Appellant concedes that it would not have been unreasonable for the legislature to exempt the sale of drugs on Sunday, recognizing the fact that it is in the public interest that such articles be obtainable on Sunday. *88 However, appellant insists that where the legislature has provided, as this court held, that a druggist may keep open store and sell articles other than drugs that the classification becomes unreasonable and arbitrary. We cannot agree. We know of no power vested in the legislature to require a druggist to keep his store open for the sale of drugs only. Hence, the legislature in our opinion would be well justified in concluding that in order to have a place where drugs might be obtained on Sunday, a bona fide druggist should be permitted to dispose of those articles usually and customarily sold in drug stores other than drugs.
Appellant does not complain of the fact that the legislature has provided that the provisions of § 420, supra, do not apply to the running of railroads, stages or steamboats or other vessels navigating the waters of this state. Obviously, this exemption relates to the prohibition contained in the first clause of the first sentence of § 420, supra, which makes it unlawful for any person to compel certain other persons to perform labor on Sunday. We are of the opinion that the exemption from the prohibitions of § 420, supra, given to any manufacturing establishment which is required to be kept in constant operation also relates to the prohibition against any person compelling certain other persons to work on Sunday. A "manufacturing establishment" is not a "merchant or shopkeeper" within the meaning of the statute and we do not think it can be said that the exemption allowed manufacturing establishments was intended to permit them to keep "open store" on Sunday.
The following part of § 420, supra, which first appeared in the Code of 1923, has never been construed by the court in so far as our research discloses: "And nothing herein shall prevent the sale of gasoline or other motor fuels or motor oils on Sunday." The quoted provisions seem to merely authorize the sale of specific articles and we doubt whether the legislature intended to permit a place of business where those particular articles are sold to sell other articles of merchandise. However, we do not decide this question, for if the provisions last above quoted be held to place filling stations in the same category as drug stores, we think that such would be a valid exemption, in view of the inability of the operators of motor vehicles to secure sufficient fuels on other days of the week to meet their needs on Sunday.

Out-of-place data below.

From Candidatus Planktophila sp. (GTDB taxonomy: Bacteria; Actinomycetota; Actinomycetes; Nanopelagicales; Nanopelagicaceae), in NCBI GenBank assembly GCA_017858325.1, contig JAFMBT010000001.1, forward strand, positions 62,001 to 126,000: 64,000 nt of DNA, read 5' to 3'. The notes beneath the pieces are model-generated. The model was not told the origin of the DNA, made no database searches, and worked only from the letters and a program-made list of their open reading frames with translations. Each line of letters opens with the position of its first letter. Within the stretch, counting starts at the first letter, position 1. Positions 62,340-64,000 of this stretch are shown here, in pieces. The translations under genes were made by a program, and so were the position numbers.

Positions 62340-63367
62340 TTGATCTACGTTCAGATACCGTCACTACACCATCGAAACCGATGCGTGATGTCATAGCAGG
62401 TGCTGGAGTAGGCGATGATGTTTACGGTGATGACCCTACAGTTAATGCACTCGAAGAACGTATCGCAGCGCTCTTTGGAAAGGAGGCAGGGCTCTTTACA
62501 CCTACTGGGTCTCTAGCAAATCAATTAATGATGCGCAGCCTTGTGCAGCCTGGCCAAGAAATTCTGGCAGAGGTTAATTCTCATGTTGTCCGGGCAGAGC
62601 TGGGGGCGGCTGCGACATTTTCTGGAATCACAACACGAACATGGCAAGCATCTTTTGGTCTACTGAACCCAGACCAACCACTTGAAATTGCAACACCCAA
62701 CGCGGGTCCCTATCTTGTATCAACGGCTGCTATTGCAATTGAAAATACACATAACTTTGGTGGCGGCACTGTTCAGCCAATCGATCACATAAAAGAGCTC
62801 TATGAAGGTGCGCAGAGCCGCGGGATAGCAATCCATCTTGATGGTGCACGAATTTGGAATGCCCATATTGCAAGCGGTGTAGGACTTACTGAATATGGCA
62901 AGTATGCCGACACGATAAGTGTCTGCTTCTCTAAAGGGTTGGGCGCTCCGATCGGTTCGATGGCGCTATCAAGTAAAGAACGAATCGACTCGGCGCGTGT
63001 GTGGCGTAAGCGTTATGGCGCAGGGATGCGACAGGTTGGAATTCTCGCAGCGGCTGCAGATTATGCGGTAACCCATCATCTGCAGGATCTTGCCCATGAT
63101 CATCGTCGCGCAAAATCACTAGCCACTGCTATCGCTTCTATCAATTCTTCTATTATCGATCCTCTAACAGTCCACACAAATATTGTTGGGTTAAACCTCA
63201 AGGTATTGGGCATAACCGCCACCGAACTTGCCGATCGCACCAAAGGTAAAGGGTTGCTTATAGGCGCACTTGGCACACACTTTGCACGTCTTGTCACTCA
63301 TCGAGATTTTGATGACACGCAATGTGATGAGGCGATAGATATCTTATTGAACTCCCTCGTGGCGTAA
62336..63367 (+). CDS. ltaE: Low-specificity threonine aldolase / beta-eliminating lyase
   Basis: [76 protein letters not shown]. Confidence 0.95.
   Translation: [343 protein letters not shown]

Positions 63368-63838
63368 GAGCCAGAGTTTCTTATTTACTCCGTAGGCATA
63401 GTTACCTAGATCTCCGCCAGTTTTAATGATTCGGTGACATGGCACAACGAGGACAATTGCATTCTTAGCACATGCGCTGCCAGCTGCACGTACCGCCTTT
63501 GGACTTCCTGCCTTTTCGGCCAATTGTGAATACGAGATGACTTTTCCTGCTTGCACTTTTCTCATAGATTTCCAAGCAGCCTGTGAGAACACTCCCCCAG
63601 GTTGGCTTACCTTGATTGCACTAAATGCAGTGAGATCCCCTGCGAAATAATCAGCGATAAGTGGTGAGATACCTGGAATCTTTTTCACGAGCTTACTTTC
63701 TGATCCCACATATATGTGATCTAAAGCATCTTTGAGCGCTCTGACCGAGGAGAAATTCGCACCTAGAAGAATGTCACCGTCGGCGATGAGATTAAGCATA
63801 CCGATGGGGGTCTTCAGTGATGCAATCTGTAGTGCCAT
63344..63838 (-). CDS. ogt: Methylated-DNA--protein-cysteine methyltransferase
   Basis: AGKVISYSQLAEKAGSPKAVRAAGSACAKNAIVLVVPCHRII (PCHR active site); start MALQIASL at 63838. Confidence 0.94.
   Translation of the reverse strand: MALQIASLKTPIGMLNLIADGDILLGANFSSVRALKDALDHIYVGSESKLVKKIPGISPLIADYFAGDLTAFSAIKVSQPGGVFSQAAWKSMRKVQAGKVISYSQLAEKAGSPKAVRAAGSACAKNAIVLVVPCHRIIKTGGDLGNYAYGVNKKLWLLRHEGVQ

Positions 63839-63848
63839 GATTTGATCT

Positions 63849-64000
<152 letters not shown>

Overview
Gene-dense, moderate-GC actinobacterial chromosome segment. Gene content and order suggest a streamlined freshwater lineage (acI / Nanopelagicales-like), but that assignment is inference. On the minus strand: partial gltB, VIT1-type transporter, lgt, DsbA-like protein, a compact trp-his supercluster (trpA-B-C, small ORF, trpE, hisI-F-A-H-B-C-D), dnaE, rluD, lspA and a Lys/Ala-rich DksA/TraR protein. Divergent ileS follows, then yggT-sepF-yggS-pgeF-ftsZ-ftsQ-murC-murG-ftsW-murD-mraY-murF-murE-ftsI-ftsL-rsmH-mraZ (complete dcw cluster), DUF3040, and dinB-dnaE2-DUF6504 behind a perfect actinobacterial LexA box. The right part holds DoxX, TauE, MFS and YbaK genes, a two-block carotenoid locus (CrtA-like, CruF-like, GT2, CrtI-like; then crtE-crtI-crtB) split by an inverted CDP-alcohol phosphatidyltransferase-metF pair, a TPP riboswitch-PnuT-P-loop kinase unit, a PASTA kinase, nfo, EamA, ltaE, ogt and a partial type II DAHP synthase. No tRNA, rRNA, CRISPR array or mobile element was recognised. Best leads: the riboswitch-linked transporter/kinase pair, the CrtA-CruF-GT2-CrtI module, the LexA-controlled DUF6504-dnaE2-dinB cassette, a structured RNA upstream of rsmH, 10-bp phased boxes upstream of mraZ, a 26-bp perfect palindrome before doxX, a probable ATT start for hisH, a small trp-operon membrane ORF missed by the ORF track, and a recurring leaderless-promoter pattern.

The last sentence of § 420, supra, obviously relates only to the second clause of the first sentence of § 420, which makes it unlawful among other things for any person to engage in racing on Sunday. That sentence was added by recent amendment, long after this court had held that the prohibition against carrying on business in this state on Sunday was limited to the keeping of open store by merchants and shopkeepers. Consequently, there was no need for an exemption permitting the carrying on of the business of automobile or motorcycle racing.
We are of the opinion that the closing provisions of § 420, supra, are not unconstitutional on the grounds asserted by appellant and that the demurrer to his bill seeking an injunction was properly sustained.
The decree appealed from is affirmed.
LIVINGSTON, C. J., and STAKELY and MERRILL, JJ., concur.